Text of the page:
TLDR Highlights from this Article:
- Mainnet development overview, including a more in-depth look at the ‘Directory Chain’
- EIF (Ethereum Interoperability Framework) and how it will enable bridging and other interactions between Chromia and EVM blockchains
- Battle Derby has joined our ecosystem
- Todd Miller will present at NFT.NYC
Development & Technical Roadmap Updates
Roadmap and statement from Alex Mizrahi, CTO - https://chromia.com/roadmap/
The ‘TLDR’ of Alex’s statement is:
“We have an overall plan, but it is not possible or practical to give an exact order or exact completion dates because the development process is unpredictable”.
Chromia develops primarily on Gitlab, with additional code on Bitbucket.
“Containerized resource management for Dapps”
The majority of the development for this module is complete. Some additional work will be necessary when the other mainnet modules are ready to complete integration.
An update to Postchain v3.5.0 is expected next week, which will include an alpha version of selected Directory Chain functions (more on this below).
The Directory Chain is responsible for the coordination of the Chromia network as a whole. It stores all information needed to run the network, such as a list of providers and nodes, and configurations (code) of all blockchains on the Chromia network. It also allows for assets to be moved across all chains in the network natively (when initiated by an end-user), or through ICMF in more complex instances when the transfer is initiated by a Dapp.
We expected ICMF to be completed in May, but instead saw work on other functionalities within the Directory Chain take up the majority of the development time. We will continue working towards ICMF completion in June.
In addition to facilitating communications across chains within the network, the DC also tracks the configuration of Dapp chains and assigns block producers to them (sort of like an air traffic controller). Significant progress was made here in May, and internal testing will begin after the upcoming Rell update.
EIF (Ethereum Interoperability Framework), aka “L2”
In this update, we are introducing the EIF acronym to describe the set of functions that allow Chromia to act as a Layer-2 for Ethereum and all other EVM chains (BNB Chain, Polygon, Fantom, AVAX C-Chain, etc.).
May saw significant progress made on EIF, with over half of our development objectives now completed. Let’s take a brief look at how Chromia will be able to bridge assets (and otherwise interact) with EVM based blockchains:
Let’s imagine a Dapp that wants to bridge a single, specific token to the Chromia Network. The process for this will look more or less like this:
- A bridging smart contract is deployed on the originating chain (i.e. BNB Chain) which accepts (and locks) a users tokens and generates a deposit event
- The Dapp chain on Chromia ‘listens’ for deposit events on this contract. When a deposit event is detected on the Ethereum contract, it is injected into the Chromia-side Dapp chain via the EIF module and results in a corresponding deposit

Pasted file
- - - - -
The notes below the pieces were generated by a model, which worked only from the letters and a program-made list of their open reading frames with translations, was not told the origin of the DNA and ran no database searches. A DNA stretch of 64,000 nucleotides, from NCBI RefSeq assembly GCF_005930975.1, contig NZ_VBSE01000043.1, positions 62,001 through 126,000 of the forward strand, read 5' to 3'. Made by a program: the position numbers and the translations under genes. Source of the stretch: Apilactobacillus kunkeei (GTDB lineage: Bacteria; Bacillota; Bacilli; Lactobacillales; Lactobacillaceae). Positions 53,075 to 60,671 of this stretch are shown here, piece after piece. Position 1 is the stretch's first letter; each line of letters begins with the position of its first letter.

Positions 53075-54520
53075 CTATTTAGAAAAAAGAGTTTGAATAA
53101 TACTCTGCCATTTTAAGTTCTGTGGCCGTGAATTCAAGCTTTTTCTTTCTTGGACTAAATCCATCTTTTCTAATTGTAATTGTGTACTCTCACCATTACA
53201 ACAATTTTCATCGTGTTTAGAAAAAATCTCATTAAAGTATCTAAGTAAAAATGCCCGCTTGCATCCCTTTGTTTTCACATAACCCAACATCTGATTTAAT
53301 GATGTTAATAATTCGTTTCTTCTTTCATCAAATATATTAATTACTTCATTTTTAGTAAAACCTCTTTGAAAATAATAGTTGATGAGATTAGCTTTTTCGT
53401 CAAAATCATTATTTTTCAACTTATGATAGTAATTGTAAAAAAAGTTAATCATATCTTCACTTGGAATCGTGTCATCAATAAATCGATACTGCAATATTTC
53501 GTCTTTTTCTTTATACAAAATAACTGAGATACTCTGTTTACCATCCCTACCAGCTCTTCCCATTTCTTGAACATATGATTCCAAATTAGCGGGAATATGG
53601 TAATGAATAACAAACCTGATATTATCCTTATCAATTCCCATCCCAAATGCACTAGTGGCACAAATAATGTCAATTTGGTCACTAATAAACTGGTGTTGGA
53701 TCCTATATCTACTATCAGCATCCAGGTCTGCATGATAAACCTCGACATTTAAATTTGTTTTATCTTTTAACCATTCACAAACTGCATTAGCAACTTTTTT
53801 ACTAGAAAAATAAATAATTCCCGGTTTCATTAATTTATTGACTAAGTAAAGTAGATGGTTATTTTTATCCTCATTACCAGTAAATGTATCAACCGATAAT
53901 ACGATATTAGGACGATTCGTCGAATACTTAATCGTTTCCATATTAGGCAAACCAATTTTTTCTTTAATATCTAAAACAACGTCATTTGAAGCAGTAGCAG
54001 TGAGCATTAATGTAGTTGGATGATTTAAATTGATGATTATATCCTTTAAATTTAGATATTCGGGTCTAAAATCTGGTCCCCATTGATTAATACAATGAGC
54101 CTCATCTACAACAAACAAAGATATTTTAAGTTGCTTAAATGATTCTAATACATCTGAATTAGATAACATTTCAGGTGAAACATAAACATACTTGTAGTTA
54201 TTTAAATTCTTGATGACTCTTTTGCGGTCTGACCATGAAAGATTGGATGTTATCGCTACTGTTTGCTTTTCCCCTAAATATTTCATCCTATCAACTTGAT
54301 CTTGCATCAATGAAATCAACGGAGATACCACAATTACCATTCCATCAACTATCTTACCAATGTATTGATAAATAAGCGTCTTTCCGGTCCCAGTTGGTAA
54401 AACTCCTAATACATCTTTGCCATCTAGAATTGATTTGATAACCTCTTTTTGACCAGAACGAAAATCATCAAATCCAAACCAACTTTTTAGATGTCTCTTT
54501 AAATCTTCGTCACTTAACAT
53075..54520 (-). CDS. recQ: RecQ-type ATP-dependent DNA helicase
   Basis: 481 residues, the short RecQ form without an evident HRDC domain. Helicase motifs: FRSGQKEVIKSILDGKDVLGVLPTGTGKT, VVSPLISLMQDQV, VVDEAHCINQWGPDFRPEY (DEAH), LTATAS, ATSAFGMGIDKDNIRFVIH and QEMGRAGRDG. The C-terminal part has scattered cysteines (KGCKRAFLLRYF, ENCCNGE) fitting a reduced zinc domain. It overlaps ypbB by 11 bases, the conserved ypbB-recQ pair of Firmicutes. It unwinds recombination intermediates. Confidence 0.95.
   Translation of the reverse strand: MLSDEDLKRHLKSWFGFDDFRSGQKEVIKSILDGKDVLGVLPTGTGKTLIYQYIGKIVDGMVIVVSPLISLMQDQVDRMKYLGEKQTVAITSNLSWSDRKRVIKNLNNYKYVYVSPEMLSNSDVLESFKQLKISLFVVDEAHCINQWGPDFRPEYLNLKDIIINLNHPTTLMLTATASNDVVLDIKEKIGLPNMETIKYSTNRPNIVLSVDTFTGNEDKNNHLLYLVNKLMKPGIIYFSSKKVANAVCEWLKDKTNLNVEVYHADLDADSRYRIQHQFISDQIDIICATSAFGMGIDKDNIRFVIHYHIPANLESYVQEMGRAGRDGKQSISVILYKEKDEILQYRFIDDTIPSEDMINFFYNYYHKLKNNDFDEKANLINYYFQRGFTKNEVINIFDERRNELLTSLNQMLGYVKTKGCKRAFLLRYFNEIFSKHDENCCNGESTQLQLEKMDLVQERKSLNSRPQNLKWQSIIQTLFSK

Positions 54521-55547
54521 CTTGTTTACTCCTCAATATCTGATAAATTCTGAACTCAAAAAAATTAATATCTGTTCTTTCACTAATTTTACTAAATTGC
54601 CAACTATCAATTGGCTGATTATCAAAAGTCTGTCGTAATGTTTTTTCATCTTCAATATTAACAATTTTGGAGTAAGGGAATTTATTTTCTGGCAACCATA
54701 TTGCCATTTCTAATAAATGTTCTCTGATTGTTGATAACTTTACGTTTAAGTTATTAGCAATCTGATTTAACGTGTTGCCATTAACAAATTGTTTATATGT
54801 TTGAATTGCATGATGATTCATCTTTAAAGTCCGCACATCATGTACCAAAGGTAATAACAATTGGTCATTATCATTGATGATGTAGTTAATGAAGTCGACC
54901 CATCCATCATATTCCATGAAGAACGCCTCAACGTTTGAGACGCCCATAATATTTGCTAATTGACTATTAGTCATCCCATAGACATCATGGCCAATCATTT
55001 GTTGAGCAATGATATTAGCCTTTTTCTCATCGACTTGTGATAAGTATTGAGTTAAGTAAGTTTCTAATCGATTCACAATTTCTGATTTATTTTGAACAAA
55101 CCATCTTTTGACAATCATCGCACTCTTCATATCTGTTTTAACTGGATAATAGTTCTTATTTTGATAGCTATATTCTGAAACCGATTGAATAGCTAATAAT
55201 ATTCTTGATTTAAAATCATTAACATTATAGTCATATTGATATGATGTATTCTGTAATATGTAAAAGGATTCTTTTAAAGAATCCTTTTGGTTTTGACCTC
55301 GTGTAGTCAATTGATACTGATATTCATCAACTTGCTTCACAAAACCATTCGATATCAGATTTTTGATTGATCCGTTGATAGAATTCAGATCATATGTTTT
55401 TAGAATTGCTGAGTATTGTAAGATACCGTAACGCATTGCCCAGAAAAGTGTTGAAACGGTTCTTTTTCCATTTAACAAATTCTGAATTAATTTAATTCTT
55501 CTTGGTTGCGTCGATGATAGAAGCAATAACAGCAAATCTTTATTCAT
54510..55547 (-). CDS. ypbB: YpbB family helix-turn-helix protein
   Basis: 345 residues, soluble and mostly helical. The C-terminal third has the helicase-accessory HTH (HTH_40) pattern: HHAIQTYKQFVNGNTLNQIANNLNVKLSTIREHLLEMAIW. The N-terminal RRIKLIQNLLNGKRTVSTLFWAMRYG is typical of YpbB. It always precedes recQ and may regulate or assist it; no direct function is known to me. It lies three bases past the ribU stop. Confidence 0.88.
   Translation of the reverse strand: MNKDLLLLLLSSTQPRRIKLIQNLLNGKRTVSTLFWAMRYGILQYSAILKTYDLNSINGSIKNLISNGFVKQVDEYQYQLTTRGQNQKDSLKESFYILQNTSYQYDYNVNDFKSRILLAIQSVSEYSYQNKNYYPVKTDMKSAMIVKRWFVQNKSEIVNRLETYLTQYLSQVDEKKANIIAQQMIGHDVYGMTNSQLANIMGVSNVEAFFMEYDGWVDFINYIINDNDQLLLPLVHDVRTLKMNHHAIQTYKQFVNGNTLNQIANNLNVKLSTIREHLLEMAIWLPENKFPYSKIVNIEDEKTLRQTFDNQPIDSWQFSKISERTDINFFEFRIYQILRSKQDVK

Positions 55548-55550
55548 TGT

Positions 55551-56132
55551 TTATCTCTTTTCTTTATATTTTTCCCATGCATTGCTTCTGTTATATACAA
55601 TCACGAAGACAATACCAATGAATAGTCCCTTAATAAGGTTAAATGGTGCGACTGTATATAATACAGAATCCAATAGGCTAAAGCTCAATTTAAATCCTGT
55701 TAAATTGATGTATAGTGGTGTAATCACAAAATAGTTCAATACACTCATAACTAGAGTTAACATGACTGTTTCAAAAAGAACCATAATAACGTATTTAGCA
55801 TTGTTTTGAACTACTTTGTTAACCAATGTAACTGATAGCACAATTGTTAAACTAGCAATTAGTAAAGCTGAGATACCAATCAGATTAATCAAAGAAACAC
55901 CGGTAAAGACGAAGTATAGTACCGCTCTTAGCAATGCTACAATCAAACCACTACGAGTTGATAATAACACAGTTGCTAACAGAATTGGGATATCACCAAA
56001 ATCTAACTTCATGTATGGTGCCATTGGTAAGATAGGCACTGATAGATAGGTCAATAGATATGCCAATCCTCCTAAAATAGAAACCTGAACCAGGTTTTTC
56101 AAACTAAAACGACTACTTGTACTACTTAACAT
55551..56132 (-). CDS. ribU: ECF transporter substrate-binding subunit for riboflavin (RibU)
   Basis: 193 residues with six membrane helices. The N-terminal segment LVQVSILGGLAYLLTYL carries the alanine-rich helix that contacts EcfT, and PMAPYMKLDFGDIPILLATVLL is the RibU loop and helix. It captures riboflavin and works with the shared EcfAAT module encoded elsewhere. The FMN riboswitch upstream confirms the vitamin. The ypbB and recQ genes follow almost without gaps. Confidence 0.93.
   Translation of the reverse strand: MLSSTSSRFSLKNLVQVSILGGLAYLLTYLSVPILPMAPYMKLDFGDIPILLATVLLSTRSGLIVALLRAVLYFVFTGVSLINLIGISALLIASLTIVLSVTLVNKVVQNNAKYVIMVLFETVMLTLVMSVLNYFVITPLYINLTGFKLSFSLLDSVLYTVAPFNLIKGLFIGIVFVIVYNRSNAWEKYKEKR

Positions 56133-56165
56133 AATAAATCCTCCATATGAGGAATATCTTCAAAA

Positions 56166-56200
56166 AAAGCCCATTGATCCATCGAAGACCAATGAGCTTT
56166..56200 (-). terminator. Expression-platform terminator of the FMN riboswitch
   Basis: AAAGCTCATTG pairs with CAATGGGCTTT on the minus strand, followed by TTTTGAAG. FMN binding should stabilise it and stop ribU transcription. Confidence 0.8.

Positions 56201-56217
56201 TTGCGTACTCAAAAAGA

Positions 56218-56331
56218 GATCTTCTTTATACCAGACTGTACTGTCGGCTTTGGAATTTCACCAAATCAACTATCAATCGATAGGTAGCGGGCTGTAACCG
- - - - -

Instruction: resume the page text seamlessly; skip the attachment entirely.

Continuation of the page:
- To reverse the process, a user can call a function on the Dapp chain by depositing tokens. This generates a push event/transaction proof on the Chromia side via the EIF module which can be read by calling a function on the EVM side (in our example, BNB Chain) which unlocks the required amount of tokens back to the user on that chain
Once a token is bridged to our network, it can be used seamlessly across all of our Dapp chains.
As bridging contracts are created and fine-tuned, we will offer ‘best practice’ templates to Dapps who require bridging functions for their specific tokens. We also intend to implement global bridging capabilities for commonly used tokens (i.e. CHR, USDT, USDC, BUSD, WBTC, WETH, etc.) that will be available to all Dapps by default.
It is important to note that Chromia/EVM communications are not strictly limited to asset bridging - though at first, this is likely to be the most common application of EIF.
FT3 Token Standard
FT3 is Chromia’s token standard which will support all fungible, non-fungible, and native CHR tokens on the Chromia network. A third-party audit of FT3 began in March and is still ongoing.
In addition to this, internal discussions are underway for an FT4 standard, to enable Metamask integration and compatibility. FT3 was built from the ground up to support multiple types of tokenized assets and was therefore a very large undertaking. In general, FT4 should be seen as an incremental upgrade to (and not a replacement for) FT3.
Chromia Originals (NFT Standard)
Earlier this month, we published an article detailing the ongoing work to enable Ricardian Contracts into our NFT standard in order to strengthen the case for persistent ownership rights. Check it out here.
Notable News for May 2022
- Check out this message to the community from Chromia executives Henrik Hjelte, Alex Mizrahi, and Or Perelman as they discuss the road ahead
- Battle Derby will be joining the Chromia Ecosystem!
- Chromia will participate in NFT.NYC from June 20-23rd, with Todd Miller (VP of Business Development) presenting
Coming up in June 2022
- Work on EIF, Directory Chain (including ICMF), Chromia Originals, and FT4
- Alpha testing of selected Directory Chain functions
- Further news and announcements as they become available!
Modern society runs on data and every online service you’re using is built upon underlying databases - ranging from your online bank to music streaming and gaming. Chromia is a relational blockchain - a combination of a relational database and a blockchain - making it easy to develop user-friendly decentralized apps for almost any industry, including DeFi, NFTs, gaming, and more.
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